Importing Midwives and Exporting Babies: Illinois’ Little Secret Gets National Attention

Illinois midwifery and home birth have gotten a lot of national attention lately. In late August, there was a Time Magazine article on the controversies surrounding home birth in the U.S.A. In the opening paragraph, there was a description of an Illinois home birth mama who eventually jumped the border to have her baby in Missouri because the home birth situation in Illinois was so full of angst.

Late last week, the New York Times published an entire article about Illinois home birth. The title was (to us activists) exciting and provocative – “Use of Midwives Rises, Challenging the State to Respond”. This article features an Illinois student midwife who crossed the border, moving to Wisconsin to complete her education and work legally. Also in the same article, is an Illinois mama who moved to Wisconsin to follow her midwife.

Is there a pattern here??  Yes – moms and midwives crossing the border into friendlier states. It’s as if there are signs at the border pointing AWAY from our state   →  This Way To A Better Birth.

This is only half the story, however. The Coalition for Illinois Midwifery is also aware of women bringing midwives IN to Illinois. Although not clearly stated in the NYT article, some of the mamas interviewed actually imported their home birth midwives from other states. And they’re not the only ones. Over the past several years Illinois home birth mothers have brought midwives in from Wisconsin, Iowa, Missouri, Indiana, Kentucky, Michigan, Minnesota, North Carolina, Ohio, Texas, Oregon, Montana, California, and probably quite a few more.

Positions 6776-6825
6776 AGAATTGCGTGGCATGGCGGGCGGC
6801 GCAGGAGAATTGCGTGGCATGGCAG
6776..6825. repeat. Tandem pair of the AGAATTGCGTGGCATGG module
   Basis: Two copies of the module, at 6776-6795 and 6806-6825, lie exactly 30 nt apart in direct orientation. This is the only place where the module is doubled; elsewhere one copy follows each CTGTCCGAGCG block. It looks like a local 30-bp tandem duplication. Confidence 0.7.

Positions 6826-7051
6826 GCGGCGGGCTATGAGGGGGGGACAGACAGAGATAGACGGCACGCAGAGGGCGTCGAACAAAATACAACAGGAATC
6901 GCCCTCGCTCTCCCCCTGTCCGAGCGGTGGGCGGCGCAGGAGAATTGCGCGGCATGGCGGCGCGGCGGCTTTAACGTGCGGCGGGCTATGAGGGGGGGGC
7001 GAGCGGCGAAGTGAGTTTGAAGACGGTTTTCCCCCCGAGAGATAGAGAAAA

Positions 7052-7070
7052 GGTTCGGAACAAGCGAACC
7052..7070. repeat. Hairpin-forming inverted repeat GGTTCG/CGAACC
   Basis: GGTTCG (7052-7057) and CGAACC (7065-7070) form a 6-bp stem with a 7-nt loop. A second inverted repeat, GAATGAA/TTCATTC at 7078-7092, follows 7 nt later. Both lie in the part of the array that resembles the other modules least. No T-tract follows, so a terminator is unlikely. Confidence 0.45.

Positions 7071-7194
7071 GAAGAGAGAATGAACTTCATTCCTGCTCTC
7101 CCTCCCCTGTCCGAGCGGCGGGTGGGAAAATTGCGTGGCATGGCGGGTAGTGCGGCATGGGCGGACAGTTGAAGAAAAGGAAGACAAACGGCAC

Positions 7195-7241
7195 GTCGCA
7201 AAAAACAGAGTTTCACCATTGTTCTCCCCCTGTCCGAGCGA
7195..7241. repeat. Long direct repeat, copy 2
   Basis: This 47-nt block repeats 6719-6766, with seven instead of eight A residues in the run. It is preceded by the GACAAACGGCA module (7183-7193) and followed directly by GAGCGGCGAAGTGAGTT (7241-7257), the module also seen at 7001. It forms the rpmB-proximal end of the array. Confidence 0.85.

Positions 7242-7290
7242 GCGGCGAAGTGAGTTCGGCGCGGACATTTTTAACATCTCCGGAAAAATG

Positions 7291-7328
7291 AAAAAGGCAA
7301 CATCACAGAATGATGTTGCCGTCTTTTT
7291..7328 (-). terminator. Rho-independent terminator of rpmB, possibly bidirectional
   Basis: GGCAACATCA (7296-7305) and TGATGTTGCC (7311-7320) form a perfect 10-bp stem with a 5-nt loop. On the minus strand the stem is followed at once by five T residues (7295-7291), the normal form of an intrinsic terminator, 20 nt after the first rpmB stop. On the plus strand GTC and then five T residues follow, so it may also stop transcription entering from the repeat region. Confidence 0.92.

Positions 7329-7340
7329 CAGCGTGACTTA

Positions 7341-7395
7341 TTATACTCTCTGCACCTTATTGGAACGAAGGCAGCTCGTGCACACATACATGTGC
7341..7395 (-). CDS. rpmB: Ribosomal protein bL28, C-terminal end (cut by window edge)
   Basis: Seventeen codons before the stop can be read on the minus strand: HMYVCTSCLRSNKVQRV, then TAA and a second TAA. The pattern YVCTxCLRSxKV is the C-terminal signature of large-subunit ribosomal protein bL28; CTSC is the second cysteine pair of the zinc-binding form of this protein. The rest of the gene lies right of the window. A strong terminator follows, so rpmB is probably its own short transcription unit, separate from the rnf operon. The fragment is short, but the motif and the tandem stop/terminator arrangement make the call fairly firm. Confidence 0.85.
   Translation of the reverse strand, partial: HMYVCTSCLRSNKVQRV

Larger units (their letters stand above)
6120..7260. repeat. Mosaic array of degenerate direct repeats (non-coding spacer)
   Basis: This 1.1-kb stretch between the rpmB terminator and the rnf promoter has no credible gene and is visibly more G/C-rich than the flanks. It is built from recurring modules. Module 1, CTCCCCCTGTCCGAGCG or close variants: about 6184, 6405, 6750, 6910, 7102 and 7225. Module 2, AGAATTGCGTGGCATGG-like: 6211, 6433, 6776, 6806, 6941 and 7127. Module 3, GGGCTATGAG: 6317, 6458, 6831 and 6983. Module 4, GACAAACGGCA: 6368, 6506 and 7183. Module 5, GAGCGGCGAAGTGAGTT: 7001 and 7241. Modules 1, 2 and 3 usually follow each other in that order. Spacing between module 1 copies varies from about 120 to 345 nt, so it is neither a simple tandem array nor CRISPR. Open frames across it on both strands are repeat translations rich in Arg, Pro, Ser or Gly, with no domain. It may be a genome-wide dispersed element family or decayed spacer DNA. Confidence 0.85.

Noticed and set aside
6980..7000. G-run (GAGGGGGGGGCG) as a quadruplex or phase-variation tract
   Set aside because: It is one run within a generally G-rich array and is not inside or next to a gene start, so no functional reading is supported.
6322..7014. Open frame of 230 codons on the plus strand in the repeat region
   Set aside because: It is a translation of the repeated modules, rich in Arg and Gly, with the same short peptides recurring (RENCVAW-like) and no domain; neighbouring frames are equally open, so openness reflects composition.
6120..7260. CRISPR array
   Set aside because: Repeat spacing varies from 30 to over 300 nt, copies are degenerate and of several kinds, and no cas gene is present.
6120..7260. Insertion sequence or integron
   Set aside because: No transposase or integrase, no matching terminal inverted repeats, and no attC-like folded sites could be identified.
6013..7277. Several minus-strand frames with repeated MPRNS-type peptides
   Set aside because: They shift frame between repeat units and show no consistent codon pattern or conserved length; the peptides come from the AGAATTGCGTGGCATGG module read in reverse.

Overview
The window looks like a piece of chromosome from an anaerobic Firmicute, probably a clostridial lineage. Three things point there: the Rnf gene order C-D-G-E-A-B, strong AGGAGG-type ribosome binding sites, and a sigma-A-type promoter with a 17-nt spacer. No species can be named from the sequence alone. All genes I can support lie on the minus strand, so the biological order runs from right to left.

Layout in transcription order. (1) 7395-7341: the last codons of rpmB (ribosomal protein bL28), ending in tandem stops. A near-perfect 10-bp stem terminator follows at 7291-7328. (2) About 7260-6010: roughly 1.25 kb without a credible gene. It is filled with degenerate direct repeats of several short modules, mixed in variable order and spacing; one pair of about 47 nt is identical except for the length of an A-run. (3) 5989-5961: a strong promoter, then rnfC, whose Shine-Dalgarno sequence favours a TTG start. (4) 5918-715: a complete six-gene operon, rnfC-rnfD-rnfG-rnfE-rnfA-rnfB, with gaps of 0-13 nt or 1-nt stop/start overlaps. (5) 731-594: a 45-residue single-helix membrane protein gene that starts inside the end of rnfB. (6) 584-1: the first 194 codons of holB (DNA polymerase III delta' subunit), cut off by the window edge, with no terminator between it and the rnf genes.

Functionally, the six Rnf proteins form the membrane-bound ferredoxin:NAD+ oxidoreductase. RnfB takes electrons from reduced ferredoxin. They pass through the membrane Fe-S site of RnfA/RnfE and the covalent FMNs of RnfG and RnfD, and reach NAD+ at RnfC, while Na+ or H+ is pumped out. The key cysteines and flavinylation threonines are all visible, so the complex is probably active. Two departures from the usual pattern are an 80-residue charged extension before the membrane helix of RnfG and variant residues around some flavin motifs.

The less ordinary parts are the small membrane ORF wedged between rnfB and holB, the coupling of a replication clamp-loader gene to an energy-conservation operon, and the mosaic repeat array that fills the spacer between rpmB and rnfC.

Bringing a midwife in or taking a jaunt across the border are both viable options for women, but are they really the best options?

Comfort is an issue. Anyone who remembers the last few weeks of their pregnancy knows the last thing they want to do is take a long drive anywhere, much less in labor.

Safety is an issue. Should a woman need a higher level of care, her imported midwife is unlikely to be familiar with the local options. And for mamas who have traveled, ending up in a strange hospital, miles from their supportive network of friends and family, can negatively impact their well-being.

Pride is an issue. Can we not serve our own?

With national attention finally on the subject, we can hope that our state legislature will find it in their hearts to make sure that women who choose home birth in Illinois, have enough providers willing to serve them. Given that we have at least 30 years of evidence that nurse-midwives and physicians cannot and will not meet that demand, it is time to recognize those who will and assure that they have met national certification standards. Licensure of certified professional midwives (CPMs) is the only way.

Otherwise we’d better start building those border signs.

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